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UPDATE: Once I looked at the problem in Firebug, I found my mistake immediately. And it was an embarrassing unmatched double quote that I must have deleted somehow. I had been using Chrome's developer window. Very sorry for using up your resources. But, lesson learned! ("I hope.)

What is the best way for me to escape html characters that I want to send to my server? I am using jQuery, .ajax(), and jsonp.

I'm writing a bookmarklet which sends parts of the current page's html to my server. Here is the ajax call:

    url: '',
    dataType: 'jsonp',
    data: { someHtml: escape(jQuery(this).html().substring(0,1000)) },
    success: function() { // stuff },
    beforeSend: function(xhr) {
    error: function() { // stuff }

I need to use JSONP and therefore I can't use POST, and this is why I'm truncating the html data. Things work if the html is "nice", but if it contains characters javascript doesn't like, then I have problems. I fixed my ' problem by using escape(), but now I think I'm having newline and tab problems.

Chrome's dev console gives me the same error:

Uncaught SyntaxError: Unexpected token <

which I assume means some character is causing things to break out of javascript. I have tried the following: escape(), encodeURI/Component(), serialize(), text(), but nothing has worked yet. At first, I didn't use beforeSend, but thought I should try it, but no difference.

Currently, I'm stuck with some html which has a line break, then a tab, then a couple of spaces. I have tried replacing these characters using replace():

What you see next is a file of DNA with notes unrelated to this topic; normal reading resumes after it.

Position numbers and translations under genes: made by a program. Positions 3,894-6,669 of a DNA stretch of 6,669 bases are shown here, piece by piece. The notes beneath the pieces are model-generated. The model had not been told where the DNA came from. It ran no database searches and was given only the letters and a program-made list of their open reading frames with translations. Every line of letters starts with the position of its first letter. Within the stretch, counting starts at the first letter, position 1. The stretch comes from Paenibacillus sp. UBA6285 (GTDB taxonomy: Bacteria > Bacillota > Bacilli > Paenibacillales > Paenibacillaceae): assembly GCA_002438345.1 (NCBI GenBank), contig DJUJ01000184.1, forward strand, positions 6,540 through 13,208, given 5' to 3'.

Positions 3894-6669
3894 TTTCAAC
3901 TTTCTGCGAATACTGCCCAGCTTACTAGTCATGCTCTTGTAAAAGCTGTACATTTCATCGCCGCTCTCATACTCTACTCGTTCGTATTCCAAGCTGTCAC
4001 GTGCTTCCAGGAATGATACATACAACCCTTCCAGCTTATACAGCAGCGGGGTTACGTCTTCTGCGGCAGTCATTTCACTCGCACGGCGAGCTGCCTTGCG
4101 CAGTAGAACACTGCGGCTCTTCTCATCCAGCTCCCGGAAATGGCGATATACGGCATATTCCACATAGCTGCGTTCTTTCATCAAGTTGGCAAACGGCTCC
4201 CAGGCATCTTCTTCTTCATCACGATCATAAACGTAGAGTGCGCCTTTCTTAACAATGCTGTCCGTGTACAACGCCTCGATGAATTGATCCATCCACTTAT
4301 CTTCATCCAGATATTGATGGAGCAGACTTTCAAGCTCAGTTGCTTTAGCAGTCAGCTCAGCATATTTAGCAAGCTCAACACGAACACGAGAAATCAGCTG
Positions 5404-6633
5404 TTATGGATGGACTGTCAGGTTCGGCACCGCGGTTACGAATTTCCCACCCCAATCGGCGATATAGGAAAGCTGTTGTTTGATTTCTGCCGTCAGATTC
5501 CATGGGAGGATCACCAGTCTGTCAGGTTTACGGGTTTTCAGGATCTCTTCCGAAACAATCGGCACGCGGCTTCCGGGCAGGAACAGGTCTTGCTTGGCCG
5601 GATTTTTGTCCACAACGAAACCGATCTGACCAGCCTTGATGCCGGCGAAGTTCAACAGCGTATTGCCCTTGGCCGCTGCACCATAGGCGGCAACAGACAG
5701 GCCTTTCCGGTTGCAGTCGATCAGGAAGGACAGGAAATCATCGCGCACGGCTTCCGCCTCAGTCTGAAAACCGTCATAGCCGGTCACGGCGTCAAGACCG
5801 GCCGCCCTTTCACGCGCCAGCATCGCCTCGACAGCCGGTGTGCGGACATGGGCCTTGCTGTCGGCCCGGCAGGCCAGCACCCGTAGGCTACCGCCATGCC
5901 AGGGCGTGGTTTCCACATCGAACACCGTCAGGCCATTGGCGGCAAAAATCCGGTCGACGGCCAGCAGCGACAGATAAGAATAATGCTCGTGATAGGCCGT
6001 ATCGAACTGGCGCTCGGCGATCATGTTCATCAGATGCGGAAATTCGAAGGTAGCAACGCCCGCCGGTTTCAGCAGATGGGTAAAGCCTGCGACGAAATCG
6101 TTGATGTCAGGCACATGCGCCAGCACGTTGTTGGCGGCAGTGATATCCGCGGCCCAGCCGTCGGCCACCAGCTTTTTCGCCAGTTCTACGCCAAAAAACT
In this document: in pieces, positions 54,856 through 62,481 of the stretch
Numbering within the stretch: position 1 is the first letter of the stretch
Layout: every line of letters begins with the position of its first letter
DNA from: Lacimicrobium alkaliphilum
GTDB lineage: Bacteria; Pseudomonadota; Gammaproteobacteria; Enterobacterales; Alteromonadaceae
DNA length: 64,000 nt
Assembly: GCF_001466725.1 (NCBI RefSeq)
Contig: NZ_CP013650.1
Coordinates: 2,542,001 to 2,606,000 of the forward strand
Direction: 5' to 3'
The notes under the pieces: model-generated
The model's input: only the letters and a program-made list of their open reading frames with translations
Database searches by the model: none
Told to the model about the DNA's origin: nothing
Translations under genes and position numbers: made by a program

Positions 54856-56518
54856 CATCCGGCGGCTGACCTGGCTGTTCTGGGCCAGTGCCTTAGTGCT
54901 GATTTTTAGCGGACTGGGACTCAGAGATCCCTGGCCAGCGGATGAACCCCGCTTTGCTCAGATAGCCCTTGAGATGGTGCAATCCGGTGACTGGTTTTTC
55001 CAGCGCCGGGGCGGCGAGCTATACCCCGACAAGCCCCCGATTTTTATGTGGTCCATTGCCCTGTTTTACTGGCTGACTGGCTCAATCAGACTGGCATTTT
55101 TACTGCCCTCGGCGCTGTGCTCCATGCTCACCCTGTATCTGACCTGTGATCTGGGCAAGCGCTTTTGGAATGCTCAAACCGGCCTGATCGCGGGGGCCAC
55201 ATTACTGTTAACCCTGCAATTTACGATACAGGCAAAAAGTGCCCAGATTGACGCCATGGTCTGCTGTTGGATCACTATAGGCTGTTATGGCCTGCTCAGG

... .substring(0,1000).replace(/(\r\n|[\r\n])/g,'')

I found this regex string on another site which is supposed to replace various combinations of carriage returns and line feeds.

I hope I've explained myself clearly enough. It's my first question at Stack Overflow so go easy on me. :)

share|improve this question
+1 Very good first question. – Marko Nov 8 '10 at 8:41
Thx! Wish I didn't have to ask it though. Banging head against wall... – SeanO Nov 8 '10 at 10:18
up vote 6 down vote accepted

You don't need to escape or encode. jQuery will take care of properly URL encoding the data:

data: { someHtml: $(this).html().substring(0, 1000) },
share|improve this answer
Thanks Darin. It looks like my problem is related to something completely different, but I don't know what. I simplified the statememt to $(this).text() on a very simple test site and I got the same problem. Looking into it more now. – SeanO Nov 8 '10 at 10:14
@SeanO, maybe the server side script you are posting to disallows some special characters in the request? For example this is the case for ASP.NET with things like < and >. You could use FireBug to analyze what's happening under the covers. – Darin Dimitrov Nov 8 '10 at 11:09
Apologies to everyone. This was caused by an utterly ridiculous syntax error (unclosed quotes) in my server-side php file. Going to get syntax-highlighting set up immediately. – SeanO Nov 8 '10 at 12:42

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